Mamata quietly changes policy to aid industry

Allows state agencies to negotiate and directly buy land from farmers

Mamata quietly changes policy to aid industry

With the hope of industrial resurgence in West Bengal, Mamata Banerjee’s government has been making silent policy changes.

Armed with pledges of around Rs 50,000 crore from various corporate majors, but with nothing to show on ground, the state government has decided to open up.

In a major shift from the earlier stand of not letting private investors purchase directly from farmers, Banerjee’s government approved a scheme that opens up the sector.

Earlier this month, in a rather silent move, the state government allowed some state agencies to negotiate with and directly buy land from farmers for industrial purposes.

While Banerjee has been vocal against both these policies, insiders inform that the state government would closely monitor the scene. “These are not to be taken as deviations but relaxations to make industrialists feel welcome. The chief minister wants to shed her anti-industry image,” said an official from the industry department.

The state Cabinet gave its approval to the Brihat Krishak Bazar Yojana, or the big farmers’ market scheme, on Monday — something former chief minister Buddhadeb Bhattacharjee of CPM had tried but failed, owing to stiff opposition from ally Forward Bloc.

The new scheme will “connect the local market to high-growth demand centres”, removing middleman from the food chain. While the government will set up these centres in every district, plans are on to invite corporates like Reliance Fresh and Adani Agri Fresh.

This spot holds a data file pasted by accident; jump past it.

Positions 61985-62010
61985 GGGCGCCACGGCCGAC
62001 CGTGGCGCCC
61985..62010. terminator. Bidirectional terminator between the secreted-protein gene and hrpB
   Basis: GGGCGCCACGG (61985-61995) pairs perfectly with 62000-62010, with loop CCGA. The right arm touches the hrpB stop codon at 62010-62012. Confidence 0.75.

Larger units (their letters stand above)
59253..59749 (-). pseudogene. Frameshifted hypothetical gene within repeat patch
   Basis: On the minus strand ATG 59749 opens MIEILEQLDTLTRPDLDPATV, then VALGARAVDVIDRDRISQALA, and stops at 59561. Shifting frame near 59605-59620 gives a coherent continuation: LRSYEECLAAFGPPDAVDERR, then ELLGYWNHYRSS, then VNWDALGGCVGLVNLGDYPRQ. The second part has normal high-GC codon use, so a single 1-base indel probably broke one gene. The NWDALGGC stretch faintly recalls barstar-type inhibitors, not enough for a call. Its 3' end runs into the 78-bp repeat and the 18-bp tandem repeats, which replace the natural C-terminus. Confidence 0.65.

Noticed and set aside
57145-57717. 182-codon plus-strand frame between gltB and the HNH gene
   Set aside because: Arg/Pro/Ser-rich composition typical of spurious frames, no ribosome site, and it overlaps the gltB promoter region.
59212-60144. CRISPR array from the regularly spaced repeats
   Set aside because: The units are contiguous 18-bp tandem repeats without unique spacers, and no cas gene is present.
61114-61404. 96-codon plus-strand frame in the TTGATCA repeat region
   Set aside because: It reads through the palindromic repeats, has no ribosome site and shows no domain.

In another strategic shift, Banerjee allowed the West Bengal Industrial Infrastructure Development Corporation (WBIIDC) to buy land directly from farmers. While she had earlier stated that industrialists would have to arrange for land themselves, the new policy offers investors single-window access to land without going through the rigours of negotiating.

While the roadmap will be decided at the corporation’s board meeting in October, WBIIDC will scout for land and set up industrial parks spanning over 100-500 acres, where investors can set up facilities.

State Industries Minister Partha Chatterjee said, “Our leader has made it clear that we are opposed to forcible land acquisition. We are not acquiring land for industrial parks, like the Left Front government did in Singur. State agencies have been asked to buy land directly from farmers through negotiations.”

The decision also received a warm welcome from the Confederation of Indian Industry. Regional chairman Sudhir Deoras told reporters, “This will not only enable industries to have easier access to land, but also send a positive message to investors. The move will enhance ease of doing business in the state.”

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